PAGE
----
These theories were based on the classical theory of trade in which the motive behind trade was a result of the difference in the costs of production of goods between two countries, focusing on the low cost of production as a motive for a firm’s foreign activity. For example, Joe S. Bain only explained the internationalization challenge through three main principles: absolute cost advantages, product differentiation advantages and economies of scale. Furthermore, the neoclassical theories were created under the assumption of the existence of perfect competition. Intrigued by the motivations behind large foreign investments made by corporations from the United States of America, Hymer developed a framework that went beyond the existing theories, explaining why this phenomenon occurred, since he considered that the mentioned theories could not explain foreign investment and its motivations. Facing the challenges of his predecessors, Hymer focused his theory on filling the gaps regarding international investment.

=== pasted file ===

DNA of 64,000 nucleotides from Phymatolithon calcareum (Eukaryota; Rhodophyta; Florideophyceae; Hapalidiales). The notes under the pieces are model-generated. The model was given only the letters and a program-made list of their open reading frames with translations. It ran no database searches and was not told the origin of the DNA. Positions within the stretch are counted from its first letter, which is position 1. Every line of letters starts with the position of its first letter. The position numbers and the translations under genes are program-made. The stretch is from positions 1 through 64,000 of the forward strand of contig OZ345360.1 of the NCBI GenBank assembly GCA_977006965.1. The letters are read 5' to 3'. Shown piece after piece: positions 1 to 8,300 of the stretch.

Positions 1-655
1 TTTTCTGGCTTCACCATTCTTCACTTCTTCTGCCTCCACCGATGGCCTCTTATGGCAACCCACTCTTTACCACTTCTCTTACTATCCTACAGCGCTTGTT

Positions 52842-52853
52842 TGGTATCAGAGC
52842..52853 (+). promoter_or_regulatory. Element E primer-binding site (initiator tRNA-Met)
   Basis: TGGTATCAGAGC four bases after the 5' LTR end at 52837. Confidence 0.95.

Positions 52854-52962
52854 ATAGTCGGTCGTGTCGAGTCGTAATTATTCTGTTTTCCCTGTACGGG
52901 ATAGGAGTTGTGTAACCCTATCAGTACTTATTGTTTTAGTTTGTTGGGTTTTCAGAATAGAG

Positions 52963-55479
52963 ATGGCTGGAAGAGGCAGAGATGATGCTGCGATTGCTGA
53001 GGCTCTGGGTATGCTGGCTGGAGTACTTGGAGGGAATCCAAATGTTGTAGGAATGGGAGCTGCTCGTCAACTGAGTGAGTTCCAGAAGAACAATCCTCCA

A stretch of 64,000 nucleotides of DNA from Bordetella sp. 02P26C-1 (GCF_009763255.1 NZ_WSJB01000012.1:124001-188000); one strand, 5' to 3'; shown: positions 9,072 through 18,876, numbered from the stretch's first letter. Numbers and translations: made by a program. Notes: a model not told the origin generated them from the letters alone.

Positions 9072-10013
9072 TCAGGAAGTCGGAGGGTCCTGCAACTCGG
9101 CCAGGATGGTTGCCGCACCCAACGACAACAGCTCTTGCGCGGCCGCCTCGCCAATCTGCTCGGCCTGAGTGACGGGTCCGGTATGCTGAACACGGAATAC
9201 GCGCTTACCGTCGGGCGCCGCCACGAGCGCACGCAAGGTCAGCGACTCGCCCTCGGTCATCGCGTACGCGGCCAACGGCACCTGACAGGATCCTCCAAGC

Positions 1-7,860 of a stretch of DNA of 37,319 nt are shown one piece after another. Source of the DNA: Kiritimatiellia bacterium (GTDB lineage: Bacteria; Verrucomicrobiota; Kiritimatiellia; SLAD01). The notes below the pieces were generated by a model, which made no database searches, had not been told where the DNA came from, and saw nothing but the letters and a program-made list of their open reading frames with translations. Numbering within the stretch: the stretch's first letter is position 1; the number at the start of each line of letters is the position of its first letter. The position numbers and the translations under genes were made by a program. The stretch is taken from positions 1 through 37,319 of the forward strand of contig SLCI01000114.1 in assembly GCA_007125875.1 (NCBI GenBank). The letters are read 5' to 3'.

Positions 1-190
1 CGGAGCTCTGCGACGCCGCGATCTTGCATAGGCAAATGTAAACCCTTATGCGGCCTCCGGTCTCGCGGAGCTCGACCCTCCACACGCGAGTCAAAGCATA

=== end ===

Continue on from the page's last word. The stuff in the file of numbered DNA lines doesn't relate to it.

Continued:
The theory proposed by the author approaches international investment from a different and more firm-specific point of view. As opposed to traditional macroeconomics-based theories of investment, Hymer states that there is a difference between mere capital investment, otherwise known as portfolio investment, direct investment; the difference between the two, which will become the cornerstone of his whole theoretical framework, is the issue of control, meaning that with direct investment firms are able to obtain a greater level of control than with portfolio investment. Furthermore, Hymer proceeds to criticize the neoclassical theories, stating that the theory of capital movements cannot explain international production. Moreover, he clarifies that FDI is not a movement of funds from a home country to a host country, that it is concentrated on particular industries within many countries. In contrast, if interest rates were the main motive for international investment, FDI would include many industries within fewer countries.